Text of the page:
The state said Monday it would step in and attempt to break the stalemate over a new teachers’ contract in Boston, an unusual development that could finally end the acrimonious negotiations that have stalled a new teacher evaluation system.

The move represents a victory for Mayor Thomas M. Menino, who this month asked the state Department of Labor Relations to investigate and propose a resolution, over the protests of the teachers union. Menino has grown increasingly frustrated with the pace of the talks, charging that union officials have been employing delay tactics to prevent a resolution after more than two years of talks.

A key stumbling block has been creating an evaluation system to comply with changes in state regulations last year that call for making student test scores a central part of a teacher’s job review and also speed up the timeline for dismissing unsatisfactory teachers. The city must implement a new evaluation system for this school year or it could run the risk of losing millions of dollars in federal aid aimed at overhauling public education.

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“This is a great step forward for the educational process of our young people,” said Dot Joyce, the mayor’s spokeswoman. “This will move us a step closer to having a teacher-evaluation system that works not just for kids in the classrooms but for the teachers as well.”

Richard Stutman, the teachers union president, said he was disappointed by the decision to order the negotiations into a process known officially as fact-finding. Stutman, who has been involved with Boston teacher-contract negotiations for more than 30 years, said he could not recall another time when fact-finding was ordered to end a stalemate over a Boston teachers contract.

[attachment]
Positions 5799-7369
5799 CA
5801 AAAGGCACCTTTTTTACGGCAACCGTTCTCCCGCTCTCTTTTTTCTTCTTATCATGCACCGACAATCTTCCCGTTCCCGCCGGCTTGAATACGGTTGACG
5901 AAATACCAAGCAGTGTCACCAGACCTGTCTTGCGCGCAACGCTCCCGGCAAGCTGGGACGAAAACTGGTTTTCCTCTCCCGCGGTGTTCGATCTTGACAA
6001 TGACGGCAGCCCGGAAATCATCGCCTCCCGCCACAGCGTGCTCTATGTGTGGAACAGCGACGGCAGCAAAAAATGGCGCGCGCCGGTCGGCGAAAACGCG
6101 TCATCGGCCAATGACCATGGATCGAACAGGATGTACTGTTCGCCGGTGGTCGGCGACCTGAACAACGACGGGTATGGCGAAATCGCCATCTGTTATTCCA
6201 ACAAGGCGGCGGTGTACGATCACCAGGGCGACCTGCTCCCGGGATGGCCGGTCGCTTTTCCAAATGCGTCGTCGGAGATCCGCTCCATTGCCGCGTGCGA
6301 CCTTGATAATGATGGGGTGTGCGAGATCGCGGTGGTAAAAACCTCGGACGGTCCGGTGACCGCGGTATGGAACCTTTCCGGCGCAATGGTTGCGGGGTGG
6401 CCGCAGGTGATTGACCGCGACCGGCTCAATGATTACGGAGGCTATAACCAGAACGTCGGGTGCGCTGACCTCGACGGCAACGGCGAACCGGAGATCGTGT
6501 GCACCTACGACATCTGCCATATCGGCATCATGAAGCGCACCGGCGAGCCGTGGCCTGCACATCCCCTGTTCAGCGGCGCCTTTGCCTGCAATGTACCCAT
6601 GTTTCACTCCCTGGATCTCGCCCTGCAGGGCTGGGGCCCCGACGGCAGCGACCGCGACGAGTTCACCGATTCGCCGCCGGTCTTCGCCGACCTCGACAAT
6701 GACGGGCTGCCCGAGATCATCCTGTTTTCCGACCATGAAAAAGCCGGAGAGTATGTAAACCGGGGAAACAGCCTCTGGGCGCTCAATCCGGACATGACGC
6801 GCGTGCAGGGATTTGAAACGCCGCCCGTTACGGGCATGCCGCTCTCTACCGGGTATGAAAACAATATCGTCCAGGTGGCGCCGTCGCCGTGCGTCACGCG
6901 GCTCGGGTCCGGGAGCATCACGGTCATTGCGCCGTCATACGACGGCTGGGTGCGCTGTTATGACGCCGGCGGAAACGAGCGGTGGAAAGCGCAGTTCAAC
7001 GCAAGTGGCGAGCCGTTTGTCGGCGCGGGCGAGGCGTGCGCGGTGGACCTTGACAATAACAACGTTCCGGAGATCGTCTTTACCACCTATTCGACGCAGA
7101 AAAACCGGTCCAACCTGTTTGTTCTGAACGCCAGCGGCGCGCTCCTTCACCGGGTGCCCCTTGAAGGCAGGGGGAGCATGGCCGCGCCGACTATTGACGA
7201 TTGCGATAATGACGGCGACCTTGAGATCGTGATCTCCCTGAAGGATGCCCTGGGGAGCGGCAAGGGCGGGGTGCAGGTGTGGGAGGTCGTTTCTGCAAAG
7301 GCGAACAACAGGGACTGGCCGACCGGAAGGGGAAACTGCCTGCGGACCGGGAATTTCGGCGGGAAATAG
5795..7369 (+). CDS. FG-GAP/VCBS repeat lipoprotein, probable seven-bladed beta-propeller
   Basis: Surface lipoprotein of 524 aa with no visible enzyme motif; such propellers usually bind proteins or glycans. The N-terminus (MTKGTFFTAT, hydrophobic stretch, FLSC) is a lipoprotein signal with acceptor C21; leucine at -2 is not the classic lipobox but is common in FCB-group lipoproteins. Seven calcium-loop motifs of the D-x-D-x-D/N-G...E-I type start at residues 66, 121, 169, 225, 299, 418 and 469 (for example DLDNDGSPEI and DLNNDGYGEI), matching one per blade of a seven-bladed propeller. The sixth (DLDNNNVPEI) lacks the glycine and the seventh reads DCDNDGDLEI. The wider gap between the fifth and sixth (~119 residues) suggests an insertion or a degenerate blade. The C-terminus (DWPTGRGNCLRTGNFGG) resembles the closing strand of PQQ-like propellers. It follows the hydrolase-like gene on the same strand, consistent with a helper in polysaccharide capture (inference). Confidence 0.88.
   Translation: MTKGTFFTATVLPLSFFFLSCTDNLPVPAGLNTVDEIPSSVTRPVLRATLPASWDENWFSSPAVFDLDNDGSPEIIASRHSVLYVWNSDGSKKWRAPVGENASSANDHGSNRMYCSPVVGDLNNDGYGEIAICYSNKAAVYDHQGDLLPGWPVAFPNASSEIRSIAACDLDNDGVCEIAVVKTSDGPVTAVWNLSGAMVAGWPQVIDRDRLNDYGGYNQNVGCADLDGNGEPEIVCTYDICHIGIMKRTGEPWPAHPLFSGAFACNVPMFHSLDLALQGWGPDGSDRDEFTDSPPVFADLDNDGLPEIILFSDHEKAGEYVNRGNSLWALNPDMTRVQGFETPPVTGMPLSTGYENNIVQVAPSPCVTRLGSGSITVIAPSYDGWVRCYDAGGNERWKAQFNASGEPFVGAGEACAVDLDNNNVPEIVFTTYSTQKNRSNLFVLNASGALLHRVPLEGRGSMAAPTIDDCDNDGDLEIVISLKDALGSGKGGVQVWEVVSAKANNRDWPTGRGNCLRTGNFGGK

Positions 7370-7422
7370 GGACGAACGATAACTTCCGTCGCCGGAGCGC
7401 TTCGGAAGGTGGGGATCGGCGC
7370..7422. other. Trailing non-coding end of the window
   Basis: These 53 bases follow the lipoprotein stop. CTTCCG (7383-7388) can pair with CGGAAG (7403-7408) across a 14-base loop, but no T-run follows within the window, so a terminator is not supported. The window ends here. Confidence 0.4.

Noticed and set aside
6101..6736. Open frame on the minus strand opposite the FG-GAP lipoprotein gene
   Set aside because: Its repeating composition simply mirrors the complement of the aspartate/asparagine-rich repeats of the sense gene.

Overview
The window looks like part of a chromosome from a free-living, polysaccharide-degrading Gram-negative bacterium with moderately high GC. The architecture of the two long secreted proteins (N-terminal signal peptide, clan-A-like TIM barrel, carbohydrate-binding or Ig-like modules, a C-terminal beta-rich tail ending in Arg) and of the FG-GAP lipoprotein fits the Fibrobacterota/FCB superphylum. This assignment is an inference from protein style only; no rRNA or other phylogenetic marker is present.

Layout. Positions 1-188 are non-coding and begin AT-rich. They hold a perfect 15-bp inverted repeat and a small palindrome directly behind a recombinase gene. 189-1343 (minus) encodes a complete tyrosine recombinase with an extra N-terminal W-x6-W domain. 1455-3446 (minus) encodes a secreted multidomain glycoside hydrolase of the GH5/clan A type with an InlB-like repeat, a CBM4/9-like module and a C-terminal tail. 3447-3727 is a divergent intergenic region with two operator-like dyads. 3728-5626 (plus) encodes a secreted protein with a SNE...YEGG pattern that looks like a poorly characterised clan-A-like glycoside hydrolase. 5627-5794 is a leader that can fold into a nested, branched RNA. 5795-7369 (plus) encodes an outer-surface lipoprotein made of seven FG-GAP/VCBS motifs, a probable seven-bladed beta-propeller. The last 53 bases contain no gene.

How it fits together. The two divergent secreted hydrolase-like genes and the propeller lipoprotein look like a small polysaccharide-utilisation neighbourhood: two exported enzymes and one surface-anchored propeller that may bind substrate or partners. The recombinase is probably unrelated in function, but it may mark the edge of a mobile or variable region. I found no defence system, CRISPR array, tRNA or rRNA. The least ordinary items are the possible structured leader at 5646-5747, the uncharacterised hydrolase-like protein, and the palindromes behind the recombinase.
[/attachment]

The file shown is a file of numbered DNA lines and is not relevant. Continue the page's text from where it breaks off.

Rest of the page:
“It is what it is, and we will follow the law,” Stutman said.

The decision came as the city’s 5,000 or so teachers, guidance counselors, and other educators are about to start their third school year without a contract.

Besides teacher evaluations, another sticking point has been wages over the course of the six-year contract. The city is pushing for no pay raise the first year, a 1 percent increase the second year, a 2 percent increase the third year, and a 3 percent increase for each of the final three years of the contract.

The union’s proposal differs only in the first two years. It wants a 1 percent increase the first year and a 2 percent increase the next.

This is the second time the state Department of Labor Relations has intervened in the talks. This spring, after negotiations officially broke down and the two sides declared in impasse, the state appointed a mediator, who has the power only to foster a dialogue and cannot propose any resolutions.

Erica Crystal, the state’s labor relations director, notified both sides about her decision on fact finding by letter. She offered little insight into her decision, saying only that her agency “finds that mediation has failed to resolve the impasse.”

The letter, obtained by the Globe, provides a list of seven potential fact-finders for each party’s review. Each side can eliminate up to three from the list and then must rank the remaining four. From there, the state will decide on a fact-finder.